I drew a big pyramid on the board, with him at the top, below him 8 VPs, and at the bottom 10,000 employees. I asked – how can you guarantee they'll efficiently produce quality products, if they aren’t engaged or invested in company goals?
Dividing the product to its two parts, which traditionally would have been one whole (the frame and the temples), and the possibility to create different and varied pairings, created something different. Unlike the usual product. This was a case of very interesting innovation. It enabled the company, for instance, to offer clients a vast number of choices for a relatively low cost. At the same time, this new method gave clients a feeling of independence and customization. Creating "a personal look".
The subtraction used by Itamar isn’t only of a key or other accessory whose role in opening the door is eliminated. The essence is simple and smart management of the right to open the lock and enter a home, club, center, pool, etc. Instead of the subtracted key, the system utilizes an accessory most of us already have: a smartphone. I believe anyone managing a community center or using one often appreciates Nemlock's use.
Nestle is a world leader in constant improvement and striving for excellence. And the Sderot site, with approximately 650 employees, is without a doubt one of their leading sites in all aspects. Nestlé's motto, which you'll find displayed at each one of their sites and to which everybody strives, is "0 waste, 1 team, 100% employee involvement".
Facit is a famous example, but there were others. A recent example from Israel comes from the world of cellular parking services. I heard it from Ro'ee Elbaz, Pango's CEO ever since it was a small startup of four employees. In 2007 a tender for cellular paying services for parking was published by the center for local government.
A few weeks ago I met with Rona, a brilliant entrepreneur, and we discussed setting up her business. Towards the end of our meeting I suggested that, alongside starting her business, she could also take over her accounts management. "Why?" she asked amazed. "That way you'll have better control of your expenses", I answered and added, "It's very simple, and will save you money too. When you have a small business it's important. "
The local market is growing more competitive and diminishing, customs defenses are disappearing and imports make sales harder. Both Gad and Shim'on have turned to exports. They don't only compete with each other, but with the global market.
As kids we played the game Telephone. We sat in a line, the first kid whispered something in the ear of the second, who whispered what they heard in the ear of the third, and so on until the last in line. Of course there was a considerable difference between what was originally whispered and what the last kid heard. That's how it is. There's a gap between what we thought and what we said, and an even greater one between what we said and what was heard and understood.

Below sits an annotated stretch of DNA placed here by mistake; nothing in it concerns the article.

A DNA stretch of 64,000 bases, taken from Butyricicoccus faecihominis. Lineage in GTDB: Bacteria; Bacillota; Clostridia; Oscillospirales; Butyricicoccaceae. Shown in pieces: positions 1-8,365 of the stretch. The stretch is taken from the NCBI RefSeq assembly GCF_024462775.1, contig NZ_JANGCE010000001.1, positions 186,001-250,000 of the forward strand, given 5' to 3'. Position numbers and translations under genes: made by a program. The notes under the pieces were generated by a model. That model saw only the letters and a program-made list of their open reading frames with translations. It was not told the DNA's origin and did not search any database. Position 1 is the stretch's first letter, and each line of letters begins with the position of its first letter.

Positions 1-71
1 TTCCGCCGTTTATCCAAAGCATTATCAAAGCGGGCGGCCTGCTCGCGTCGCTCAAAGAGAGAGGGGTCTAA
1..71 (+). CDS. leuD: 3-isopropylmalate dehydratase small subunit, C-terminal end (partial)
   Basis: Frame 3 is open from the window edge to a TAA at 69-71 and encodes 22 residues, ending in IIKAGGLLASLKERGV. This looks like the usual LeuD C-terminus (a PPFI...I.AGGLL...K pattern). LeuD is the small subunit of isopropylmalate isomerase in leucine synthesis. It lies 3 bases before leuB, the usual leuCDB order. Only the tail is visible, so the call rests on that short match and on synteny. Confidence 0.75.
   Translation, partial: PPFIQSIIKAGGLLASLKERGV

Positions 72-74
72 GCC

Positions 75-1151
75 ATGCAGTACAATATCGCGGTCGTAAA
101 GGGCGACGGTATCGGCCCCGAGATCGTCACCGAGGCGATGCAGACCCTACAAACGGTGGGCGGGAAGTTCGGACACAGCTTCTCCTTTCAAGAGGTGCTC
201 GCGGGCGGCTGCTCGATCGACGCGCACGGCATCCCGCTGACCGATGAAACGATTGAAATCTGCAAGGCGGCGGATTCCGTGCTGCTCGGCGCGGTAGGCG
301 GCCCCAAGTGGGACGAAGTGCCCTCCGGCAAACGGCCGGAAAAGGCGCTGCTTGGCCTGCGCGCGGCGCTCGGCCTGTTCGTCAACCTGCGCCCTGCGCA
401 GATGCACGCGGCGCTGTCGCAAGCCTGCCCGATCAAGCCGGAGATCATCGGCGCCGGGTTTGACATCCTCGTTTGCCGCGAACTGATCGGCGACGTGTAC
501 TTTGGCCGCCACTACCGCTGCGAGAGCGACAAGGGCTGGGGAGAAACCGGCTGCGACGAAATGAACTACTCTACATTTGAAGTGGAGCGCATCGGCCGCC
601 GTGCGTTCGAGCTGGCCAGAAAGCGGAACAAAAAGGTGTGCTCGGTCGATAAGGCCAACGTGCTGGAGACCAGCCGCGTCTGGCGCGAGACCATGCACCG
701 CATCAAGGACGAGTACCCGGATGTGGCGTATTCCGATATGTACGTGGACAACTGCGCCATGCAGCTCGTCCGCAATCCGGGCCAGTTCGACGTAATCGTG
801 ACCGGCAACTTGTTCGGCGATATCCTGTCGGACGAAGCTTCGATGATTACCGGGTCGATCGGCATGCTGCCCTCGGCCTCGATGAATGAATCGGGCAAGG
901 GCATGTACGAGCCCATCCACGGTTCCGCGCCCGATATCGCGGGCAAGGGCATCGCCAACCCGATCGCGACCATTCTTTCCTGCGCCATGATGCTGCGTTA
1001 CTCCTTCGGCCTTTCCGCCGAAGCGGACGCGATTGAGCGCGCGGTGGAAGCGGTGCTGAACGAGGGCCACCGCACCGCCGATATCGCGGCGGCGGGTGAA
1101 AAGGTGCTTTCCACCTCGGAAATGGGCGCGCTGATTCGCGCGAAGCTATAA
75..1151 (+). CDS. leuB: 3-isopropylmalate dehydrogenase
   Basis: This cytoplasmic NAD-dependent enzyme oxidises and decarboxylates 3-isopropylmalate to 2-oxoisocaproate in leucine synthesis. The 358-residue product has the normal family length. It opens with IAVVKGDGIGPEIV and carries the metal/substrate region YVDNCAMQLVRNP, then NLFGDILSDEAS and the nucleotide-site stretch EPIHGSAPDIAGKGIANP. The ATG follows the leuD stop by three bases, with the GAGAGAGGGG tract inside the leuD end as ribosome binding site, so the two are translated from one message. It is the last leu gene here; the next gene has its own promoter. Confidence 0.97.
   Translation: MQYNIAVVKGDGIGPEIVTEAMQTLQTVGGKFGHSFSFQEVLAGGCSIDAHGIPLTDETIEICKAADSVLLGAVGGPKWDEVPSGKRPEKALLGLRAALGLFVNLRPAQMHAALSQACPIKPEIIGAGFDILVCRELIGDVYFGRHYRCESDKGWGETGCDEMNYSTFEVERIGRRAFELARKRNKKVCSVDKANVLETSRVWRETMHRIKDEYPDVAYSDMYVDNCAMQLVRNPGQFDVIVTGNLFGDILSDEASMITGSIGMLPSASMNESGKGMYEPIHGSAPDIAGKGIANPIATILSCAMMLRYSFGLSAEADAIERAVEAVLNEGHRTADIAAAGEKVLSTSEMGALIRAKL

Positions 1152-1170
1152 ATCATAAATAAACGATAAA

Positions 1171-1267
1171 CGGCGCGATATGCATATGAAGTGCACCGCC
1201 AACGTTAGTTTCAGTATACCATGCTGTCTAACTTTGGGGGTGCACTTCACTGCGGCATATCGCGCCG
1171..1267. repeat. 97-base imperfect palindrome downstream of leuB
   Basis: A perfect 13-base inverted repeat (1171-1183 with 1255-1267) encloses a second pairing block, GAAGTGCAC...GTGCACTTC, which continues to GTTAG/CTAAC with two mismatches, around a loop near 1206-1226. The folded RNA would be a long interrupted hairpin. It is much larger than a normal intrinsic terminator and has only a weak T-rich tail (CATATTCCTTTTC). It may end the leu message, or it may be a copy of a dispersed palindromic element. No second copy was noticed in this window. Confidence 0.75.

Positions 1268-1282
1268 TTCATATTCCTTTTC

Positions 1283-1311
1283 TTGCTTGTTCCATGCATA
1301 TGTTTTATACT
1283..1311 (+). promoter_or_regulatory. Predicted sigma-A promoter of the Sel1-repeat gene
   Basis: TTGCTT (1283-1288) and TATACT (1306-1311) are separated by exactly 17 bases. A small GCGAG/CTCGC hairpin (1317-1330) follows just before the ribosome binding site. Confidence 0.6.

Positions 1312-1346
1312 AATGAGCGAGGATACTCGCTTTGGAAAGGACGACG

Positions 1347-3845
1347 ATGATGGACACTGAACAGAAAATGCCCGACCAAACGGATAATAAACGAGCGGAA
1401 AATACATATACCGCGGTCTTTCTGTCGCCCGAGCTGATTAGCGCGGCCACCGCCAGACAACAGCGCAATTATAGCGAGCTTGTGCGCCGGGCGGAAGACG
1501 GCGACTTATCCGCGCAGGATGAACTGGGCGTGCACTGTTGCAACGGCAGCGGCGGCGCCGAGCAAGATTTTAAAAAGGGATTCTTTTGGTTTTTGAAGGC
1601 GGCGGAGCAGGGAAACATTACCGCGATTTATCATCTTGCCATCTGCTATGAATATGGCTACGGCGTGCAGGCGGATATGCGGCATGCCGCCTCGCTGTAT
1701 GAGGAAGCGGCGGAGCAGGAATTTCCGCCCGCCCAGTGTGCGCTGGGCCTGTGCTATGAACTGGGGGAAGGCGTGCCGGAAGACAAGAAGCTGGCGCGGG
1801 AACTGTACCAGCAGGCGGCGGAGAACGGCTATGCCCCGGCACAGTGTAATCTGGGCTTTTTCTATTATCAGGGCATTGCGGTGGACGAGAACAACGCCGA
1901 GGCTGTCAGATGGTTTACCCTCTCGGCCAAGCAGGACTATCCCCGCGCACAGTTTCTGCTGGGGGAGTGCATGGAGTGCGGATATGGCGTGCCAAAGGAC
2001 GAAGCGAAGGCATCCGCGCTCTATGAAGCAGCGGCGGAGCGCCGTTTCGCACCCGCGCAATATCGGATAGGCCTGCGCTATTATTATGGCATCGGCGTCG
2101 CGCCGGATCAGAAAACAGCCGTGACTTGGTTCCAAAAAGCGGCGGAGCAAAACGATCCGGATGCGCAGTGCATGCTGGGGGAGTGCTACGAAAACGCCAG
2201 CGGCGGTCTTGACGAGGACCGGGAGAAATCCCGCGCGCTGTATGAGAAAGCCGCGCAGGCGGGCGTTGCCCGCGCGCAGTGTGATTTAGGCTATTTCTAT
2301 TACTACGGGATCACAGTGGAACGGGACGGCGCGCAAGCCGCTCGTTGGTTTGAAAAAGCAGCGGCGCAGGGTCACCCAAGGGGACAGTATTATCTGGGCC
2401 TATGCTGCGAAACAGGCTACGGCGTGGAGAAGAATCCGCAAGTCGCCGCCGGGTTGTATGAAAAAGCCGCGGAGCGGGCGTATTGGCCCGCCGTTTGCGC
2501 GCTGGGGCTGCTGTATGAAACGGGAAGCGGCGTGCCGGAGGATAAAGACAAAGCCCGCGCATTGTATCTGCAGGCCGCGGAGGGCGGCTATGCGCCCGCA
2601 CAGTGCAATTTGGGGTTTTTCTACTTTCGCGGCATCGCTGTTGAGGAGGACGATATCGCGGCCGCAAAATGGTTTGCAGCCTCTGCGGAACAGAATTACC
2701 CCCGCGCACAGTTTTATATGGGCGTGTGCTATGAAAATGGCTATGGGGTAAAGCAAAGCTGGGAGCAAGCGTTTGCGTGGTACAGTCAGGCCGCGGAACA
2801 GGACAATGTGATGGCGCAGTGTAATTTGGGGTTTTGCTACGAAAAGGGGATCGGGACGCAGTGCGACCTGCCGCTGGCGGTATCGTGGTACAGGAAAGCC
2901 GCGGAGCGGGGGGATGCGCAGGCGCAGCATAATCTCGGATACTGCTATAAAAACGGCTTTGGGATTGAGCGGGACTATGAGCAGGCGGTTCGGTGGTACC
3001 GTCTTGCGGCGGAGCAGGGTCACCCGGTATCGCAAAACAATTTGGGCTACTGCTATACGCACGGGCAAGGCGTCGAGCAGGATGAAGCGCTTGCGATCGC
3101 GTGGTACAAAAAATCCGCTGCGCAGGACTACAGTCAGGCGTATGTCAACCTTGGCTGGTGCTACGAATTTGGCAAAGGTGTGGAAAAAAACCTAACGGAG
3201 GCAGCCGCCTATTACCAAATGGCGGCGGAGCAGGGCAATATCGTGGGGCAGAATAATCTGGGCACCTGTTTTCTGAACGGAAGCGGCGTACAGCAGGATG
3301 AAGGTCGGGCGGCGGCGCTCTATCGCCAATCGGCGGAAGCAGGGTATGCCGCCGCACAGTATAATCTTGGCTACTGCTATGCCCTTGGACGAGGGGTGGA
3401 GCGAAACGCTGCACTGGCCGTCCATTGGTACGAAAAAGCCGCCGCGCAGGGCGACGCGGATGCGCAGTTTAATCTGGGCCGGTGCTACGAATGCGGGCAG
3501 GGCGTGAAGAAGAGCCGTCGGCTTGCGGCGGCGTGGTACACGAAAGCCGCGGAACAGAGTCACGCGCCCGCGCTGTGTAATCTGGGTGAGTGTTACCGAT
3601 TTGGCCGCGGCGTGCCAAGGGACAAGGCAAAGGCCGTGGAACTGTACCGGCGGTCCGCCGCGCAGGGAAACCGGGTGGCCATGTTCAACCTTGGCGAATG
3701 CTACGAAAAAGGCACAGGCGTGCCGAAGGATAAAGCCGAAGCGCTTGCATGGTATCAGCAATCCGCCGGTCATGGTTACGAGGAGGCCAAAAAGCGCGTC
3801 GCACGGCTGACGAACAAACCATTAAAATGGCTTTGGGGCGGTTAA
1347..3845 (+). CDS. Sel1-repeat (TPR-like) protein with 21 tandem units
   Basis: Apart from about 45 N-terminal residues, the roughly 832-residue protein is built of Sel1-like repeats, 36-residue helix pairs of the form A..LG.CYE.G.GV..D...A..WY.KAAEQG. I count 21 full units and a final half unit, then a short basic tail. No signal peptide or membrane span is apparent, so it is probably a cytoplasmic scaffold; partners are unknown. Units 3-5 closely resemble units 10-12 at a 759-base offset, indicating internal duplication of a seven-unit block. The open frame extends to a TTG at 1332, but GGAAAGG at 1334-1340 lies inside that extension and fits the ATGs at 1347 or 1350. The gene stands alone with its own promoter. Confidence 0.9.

American companies reward participants based on how much money was saved for the company as a result of their proposal. The rewards average 458 USD. Comparatively, Japanese rewards average 3.88 USD (less than a hundredth of American rewards).
I used to manage an organization with several hundred employees, under a collective agreement. The premium paid to employees who exceeded production goal was set in the collective agreement, old an anachronistic. It wasn’t a real encouragement and it didn’t contribute to motivation, and didn’t change employees' way of doing their work.
Israel added that Tomer was unwilling to teach other employees to operate "his" machine. It was clear that Israel postponed meeting Tomer as much as he could that morning, and once we finally got to him they communicated poorly. I couldn't understand what Tomer was saying and I'm not sure Israel clearly understood him either.
Our event focused on changing the production department and increasing efficiency. The team led a radical change in the department, including opening a wall which separated the two parts of the production space. On the third day, Osnat, one of the team members, burst into tears and couldn’t continue. She went home and returned to work only after a week of sick-leave.
I write a lot about getting employees invested, about efficiency, improved service, measuring indicators, and precision work with employees and clients. But if, at the same time, you have to lower prices in order to preserve clients in a competitive market, and to supply custom products to every client – you might find yourselves running fast in order to stand still. There's a danger that increased profit as a result of improvements in production will disappear compared to competition in the market, and at best you'll maintain low profit margins.
In it they could see how, at the end of the work day on Thursday, at three in the afternoon, the door to one of the departments was left open. Actually, it wasn’t a door, but a wide gate, made of two metal doors. Its width is about three meters, its height about four meters.